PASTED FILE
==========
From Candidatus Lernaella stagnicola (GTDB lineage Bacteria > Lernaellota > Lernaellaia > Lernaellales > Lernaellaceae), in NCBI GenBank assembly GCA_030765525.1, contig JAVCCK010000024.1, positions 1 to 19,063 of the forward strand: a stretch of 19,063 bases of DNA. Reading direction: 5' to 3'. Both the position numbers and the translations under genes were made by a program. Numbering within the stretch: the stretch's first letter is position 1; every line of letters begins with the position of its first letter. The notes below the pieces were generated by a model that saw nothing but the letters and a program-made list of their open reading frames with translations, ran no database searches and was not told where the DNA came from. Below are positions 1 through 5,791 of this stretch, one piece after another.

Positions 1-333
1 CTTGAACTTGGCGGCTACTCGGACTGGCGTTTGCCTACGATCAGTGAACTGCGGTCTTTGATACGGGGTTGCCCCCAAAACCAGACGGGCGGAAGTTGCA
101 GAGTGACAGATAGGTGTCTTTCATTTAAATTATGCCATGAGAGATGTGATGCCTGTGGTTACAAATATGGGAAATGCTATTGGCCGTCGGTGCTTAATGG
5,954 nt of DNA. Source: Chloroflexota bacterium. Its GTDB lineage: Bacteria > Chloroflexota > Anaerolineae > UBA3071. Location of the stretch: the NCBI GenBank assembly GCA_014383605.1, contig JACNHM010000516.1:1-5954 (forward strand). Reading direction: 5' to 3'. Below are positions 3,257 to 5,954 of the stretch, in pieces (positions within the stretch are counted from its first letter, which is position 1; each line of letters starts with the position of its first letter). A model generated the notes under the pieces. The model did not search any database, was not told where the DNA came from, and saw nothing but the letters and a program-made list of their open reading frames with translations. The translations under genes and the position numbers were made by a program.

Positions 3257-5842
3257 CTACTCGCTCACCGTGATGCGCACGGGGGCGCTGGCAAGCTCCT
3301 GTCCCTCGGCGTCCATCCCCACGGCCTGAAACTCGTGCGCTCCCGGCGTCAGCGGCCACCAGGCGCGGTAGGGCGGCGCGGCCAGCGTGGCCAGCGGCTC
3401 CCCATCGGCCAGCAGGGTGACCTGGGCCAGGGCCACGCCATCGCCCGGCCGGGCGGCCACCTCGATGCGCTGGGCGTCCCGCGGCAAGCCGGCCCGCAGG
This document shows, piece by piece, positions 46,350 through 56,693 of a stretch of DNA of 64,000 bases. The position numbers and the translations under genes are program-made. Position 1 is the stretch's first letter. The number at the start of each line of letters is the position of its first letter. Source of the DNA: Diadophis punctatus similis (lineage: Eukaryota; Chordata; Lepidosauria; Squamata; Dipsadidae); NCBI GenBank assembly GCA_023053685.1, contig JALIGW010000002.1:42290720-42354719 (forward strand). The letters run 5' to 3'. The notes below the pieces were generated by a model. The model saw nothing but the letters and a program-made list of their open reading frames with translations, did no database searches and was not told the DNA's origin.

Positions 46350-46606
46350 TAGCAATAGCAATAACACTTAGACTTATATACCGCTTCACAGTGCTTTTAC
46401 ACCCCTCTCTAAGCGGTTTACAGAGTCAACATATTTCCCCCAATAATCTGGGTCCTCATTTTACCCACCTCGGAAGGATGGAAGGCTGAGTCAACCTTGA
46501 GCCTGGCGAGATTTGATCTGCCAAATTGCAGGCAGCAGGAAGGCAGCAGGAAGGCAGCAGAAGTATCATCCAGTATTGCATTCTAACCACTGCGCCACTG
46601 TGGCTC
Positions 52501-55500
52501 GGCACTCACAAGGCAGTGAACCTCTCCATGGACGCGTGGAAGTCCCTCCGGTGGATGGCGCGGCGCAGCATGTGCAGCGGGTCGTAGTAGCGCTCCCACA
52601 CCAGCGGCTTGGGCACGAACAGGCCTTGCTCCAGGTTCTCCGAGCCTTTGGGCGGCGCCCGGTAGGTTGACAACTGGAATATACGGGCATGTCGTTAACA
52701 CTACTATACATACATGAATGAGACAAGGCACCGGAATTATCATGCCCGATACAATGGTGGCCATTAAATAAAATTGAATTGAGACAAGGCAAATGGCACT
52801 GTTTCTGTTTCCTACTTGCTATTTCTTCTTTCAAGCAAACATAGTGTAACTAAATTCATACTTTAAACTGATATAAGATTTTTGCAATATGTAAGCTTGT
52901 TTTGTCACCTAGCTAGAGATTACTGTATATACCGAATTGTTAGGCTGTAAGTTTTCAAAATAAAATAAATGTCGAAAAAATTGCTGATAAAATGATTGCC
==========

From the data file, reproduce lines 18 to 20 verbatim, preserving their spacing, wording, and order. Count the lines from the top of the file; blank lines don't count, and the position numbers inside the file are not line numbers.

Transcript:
52601 CCAGCGGCTTGGGCACGAACAGGCCTTGCTCCAGGTTCTCCGAGCCTTTGGGCGGCGCCCGGTAGGTTGACAACTGGAATATACGGGCATGTCGTTAACA
52701 CTACTATACATACATGAATGAGACAAGGCACCGGAATTATCATGCCCGATACAATGGTGGCCATTAAATAAAATTGAATTGAGACAAGGCAAATGGCACT
52801 GTTTCTGTTTCCTACTTGCTATTTCTTCTTTCAAGCAAACATAGTGTAACTAAATTCATACTTTAAACTGATATAAGATTTTTGCAATATGTAAGCTTGT